While experts like Assad and Pinto agree with Secretary Rocha that Brazil may be able to offset part of climate change with new technology, they argue progress has been too slow and assumes temperatures will not rise more than 2 degrees on average by the end of this century.

“The world is failing to slow emissions, meaning temperatures may rise more than 2 degrees,” said Assad. “If that happens, science has no answers for impact mitigation, we’ll be in uncharted territory.”

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How enlightened self-interest in sustainable water helps business

How enlightened self-interest in sustainable water helps business | Digital Sustainability |
As water becomes scarce, managing it becomes a bigger piece of the business profit puzzle. A recent PI and VOX Global study examines the trends.
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Water challenges are not just an issue for companies with operations and/or suppliers in developing countries. They are confronting businesses here and now in the United States. And while the current drought in California and the Southwest or last year's Midwestern one get considerable attention, many regions in the U.S. face a chronic imbalance between water supply and demand. These regional imbalances, coupled with a variety of other water-related concerns nationally, present current and future water risks for U.S. business.

This is of one of the key findings of a new study released by the Pacific Institute and VOX Global, "Bridging Concern and Action: Are US Companies Prepared for Looming Water Challenges?" Based on a survey of over 50 companies, it reveals that most participating companies believe water challenges significantly will worsen in the next five years. More specifically, 60 percent of companies indicate water is poised to affect business growth and profitability within five years, and more than 80 percent say it will affect their decisions on where to locate facilities.


This is a stark increase from only five years ago, when water issues affected business growth and profitability for less than 20 percent of the responding companies.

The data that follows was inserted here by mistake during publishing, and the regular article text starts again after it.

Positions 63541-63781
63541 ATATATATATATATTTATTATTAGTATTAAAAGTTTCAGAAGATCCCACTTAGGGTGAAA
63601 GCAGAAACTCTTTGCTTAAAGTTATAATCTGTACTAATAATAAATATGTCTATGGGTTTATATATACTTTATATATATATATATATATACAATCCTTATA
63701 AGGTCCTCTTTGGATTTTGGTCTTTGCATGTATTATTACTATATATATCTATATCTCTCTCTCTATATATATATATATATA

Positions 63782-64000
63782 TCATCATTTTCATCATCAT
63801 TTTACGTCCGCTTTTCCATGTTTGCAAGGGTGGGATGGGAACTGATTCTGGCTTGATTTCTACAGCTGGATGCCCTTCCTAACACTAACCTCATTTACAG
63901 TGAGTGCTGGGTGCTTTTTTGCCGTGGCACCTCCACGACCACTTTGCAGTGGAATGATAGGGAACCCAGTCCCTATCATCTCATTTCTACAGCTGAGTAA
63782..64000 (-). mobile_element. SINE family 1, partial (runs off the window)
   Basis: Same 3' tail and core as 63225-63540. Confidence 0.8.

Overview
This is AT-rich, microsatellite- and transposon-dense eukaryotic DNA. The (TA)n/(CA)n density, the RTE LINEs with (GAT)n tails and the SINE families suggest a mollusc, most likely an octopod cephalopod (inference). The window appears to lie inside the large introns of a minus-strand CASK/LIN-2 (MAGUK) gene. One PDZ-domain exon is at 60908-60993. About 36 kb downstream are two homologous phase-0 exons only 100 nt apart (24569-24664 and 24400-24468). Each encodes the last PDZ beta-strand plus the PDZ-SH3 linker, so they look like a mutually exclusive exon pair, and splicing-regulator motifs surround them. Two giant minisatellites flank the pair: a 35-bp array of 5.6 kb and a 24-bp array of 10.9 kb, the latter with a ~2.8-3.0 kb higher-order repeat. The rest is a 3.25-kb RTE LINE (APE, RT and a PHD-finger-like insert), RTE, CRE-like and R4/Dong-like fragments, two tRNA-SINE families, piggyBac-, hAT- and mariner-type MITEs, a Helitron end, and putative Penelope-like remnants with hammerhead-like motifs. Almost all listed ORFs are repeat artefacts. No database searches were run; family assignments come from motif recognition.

However, most companies surveyed do not appear to be planning corollary increases in the breadth and scale of their water risk management practices. In fact, nearly 70 percent of responding companies said their current level of investment in water management is sufficient.

For this reason, the study's authors question whether many companies are adequately prepared for the growing number of water risks and challenges they will face. Businesses participating in the study identified two significant internal obstacles that hinder greater companywide action on water: lack of time to raise awareness and buy-in, and that other risks ranked as a higher and more immediate priority.

Low water levels affect the bottom line

That said, the acknowledgement among major U.S. corporations that water is becoming a major business issue is a notable finding in and of itself. There is growing recognition that in addition to being a significant societal problem, water also creates critical challenges for businesses specifically. Insufficient or contaminated water supply, or a lack of infrastructure to reliably deliver that supply, can mean companies may not be able to maintain the volume and quality of their production.



This new reality necessitates that companies' senior management better understand the many ways that water affects their bottom line and that they pursue water stewardship strategies that adequately address these emerging water-related challenges.

The Pacific Institute long has held that sustainable water management is the most viable long-term water risk mitigation strategy that businesses can pursue. There's a business case for bringing long-term water demand into alignment with renewable supply, and for engaging in democratic water governance processes geared toward ensuring that societal needs are equitably met and that aquatic ecosystems continue to function and thrive. It would be great to have more allies from the business community that share an interest in progressing toward the aspirational objective of sustainable water management here in the United States.

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Nestlé, General Mills Join Global Alliance for Water Stewardship

Nestlé, General Mills Join Global Alliance for Water Stewardship | Digital Sustainability |